No, a "position" is always held by a person, but is always a "position on" something. And I don't think the objective/subjective debate, as it is generally understood, is about whether or not "positions" are subjective, but about whether they are "on" anything objective. At least, it seems to me the only question worth pursuing here.Terrapin Station wrote:That's fine, but you asked if the position was objective, not whether what it's about is objective.
The value of any "position" is not in the person who has it, but on its relevance to an accurate understanding of the thing it's "on." A person may want to "take a position" that he or she can flap his or her arms and fly...but before they get up on the roof to try, they had better be sure they're understanding aerodynamics accurately.
No actual value inheres in a wrong "position," no matter how fervently held.
Again, in my view, truth value is a judgment about the relation of a proposition to something else (the something else depends on just what approach to truth someone is using, whether correspondence or coherence or whatever).
That seems implausible to me. I think the "something" people are always looking for is the objective truth. In fact, I would suggest their arguments are always about that very topic: which person's view has better reference to the objective truth about the topic. Look at us right now: what else are we doing?
A common judgment would be one with all parties take for granted or agree on. Every debate needs a common agreement for when the debate will be settled, and when it will not be, what sort of evidence is going to be accepted, and whether it will be argued on reasons.I don't know what a "common judgment" would be, unless you're just saying a judgment that's statistically common.
You and I are talking about Materialism. If you suddenly switched to epistemology, or I suddenly switched to football scores, the debate would simply fall apart. Unless I miss my guess, our agreement is that the most logical and rational argument will win. That's a common judgment on our part.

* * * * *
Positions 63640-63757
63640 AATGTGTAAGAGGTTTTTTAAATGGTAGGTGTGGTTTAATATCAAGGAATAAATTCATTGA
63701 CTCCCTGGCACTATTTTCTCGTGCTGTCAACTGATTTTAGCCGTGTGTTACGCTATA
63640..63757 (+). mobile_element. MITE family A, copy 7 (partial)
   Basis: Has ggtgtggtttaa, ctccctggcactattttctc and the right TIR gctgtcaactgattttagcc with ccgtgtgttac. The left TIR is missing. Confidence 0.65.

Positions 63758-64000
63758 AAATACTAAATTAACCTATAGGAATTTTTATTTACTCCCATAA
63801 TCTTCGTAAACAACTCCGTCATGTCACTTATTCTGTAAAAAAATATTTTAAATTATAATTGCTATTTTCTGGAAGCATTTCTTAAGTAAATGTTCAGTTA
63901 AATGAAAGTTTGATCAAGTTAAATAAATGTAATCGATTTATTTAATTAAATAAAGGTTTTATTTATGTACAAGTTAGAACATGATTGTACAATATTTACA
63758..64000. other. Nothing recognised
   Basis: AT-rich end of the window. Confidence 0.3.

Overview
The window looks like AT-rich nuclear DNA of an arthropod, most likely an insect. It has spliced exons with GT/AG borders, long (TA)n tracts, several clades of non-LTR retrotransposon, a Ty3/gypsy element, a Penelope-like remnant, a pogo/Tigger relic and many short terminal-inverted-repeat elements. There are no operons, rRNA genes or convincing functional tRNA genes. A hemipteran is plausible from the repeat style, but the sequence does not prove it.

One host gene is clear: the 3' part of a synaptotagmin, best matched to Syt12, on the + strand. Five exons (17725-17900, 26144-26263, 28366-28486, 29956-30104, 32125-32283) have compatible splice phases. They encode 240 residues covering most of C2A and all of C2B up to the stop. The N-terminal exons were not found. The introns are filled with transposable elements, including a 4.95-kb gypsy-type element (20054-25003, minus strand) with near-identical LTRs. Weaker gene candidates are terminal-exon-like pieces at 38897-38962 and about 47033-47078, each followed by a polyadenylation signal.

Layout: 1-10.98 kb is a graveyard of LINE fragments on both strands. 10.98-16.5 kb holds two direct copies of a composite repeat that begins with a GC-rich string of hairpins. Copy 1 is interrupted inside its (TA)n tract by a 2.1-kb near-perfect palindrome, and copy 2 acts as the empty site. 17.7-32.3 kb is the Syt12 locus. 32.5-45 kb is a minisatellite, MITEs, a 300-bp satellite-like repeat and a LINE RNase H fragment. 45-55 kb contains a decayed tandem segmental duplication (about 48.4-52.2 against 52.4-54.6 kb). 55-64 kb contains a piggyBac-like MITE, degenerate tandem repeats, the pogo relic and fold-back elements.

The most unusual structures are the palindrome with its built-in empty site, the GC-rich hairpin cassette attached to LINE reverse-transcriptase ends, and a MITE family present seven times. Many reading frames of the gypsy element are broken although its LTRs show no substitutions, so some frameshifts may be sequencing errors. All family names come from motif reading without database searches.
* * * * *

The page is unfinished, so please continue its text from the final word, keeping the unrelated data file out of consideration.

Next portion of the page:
It cannot be. I think you've decided to impose a definition of your own on "truth." It's not one you and I have in common -- nor, indeed, do most people share yours.It's a fact that truths are not objective, and that's an objective fact.
When someone says, "Are you speaking the truth?" the asker is never assuming you're going to answer, "Of course: but it's not a fact." The truth is about the facts. The two are inseparable, at least in normal usage.
*Sigh*. I did NOT speak of normatives. That is why I put the word "rational" before them. I was trying to keep you from barking up the wrong tree about that, and I just knew you'd wander into morality. But no, I was not going there.Re normatives ("should," "ought," etc.),
"Ought" can be moral, but a different "ought" is rational. There is no moral wrongness to writing 2+2 = 5. The claim, "You ought to say 2=2+4 is not normative or moral, but rational. It means, "You're being irrational if you don't," not "you're being bad if you don't."
I suspect you may need to reread the previous question in that light in order to understand it now, because your answer wasn't actually to the question I was asking.
So...just making noise, but not expecting anyone to care? I doubt that. I think you're expecting more: you wouldn't argue if you weren't. You'd just state your case and leave.I indeed have no expectation that anyone is going to agree with anything I say in forums like this. I say what I do because I like to express myself, I like to broadcast what I think.
They're adjectives. So to pose such a question is as bizarre as to ask, "What is red made of?" or "What is old made of?" Adjectives don't have their own substance, like most nouns do. They're modifiers implying real qualities (or rather, quantities) that nouns can have.Wait, so numbers in your ontology are "descriptors of attributes of quantity." What exactly, as existents, are those? What are they made of, for example?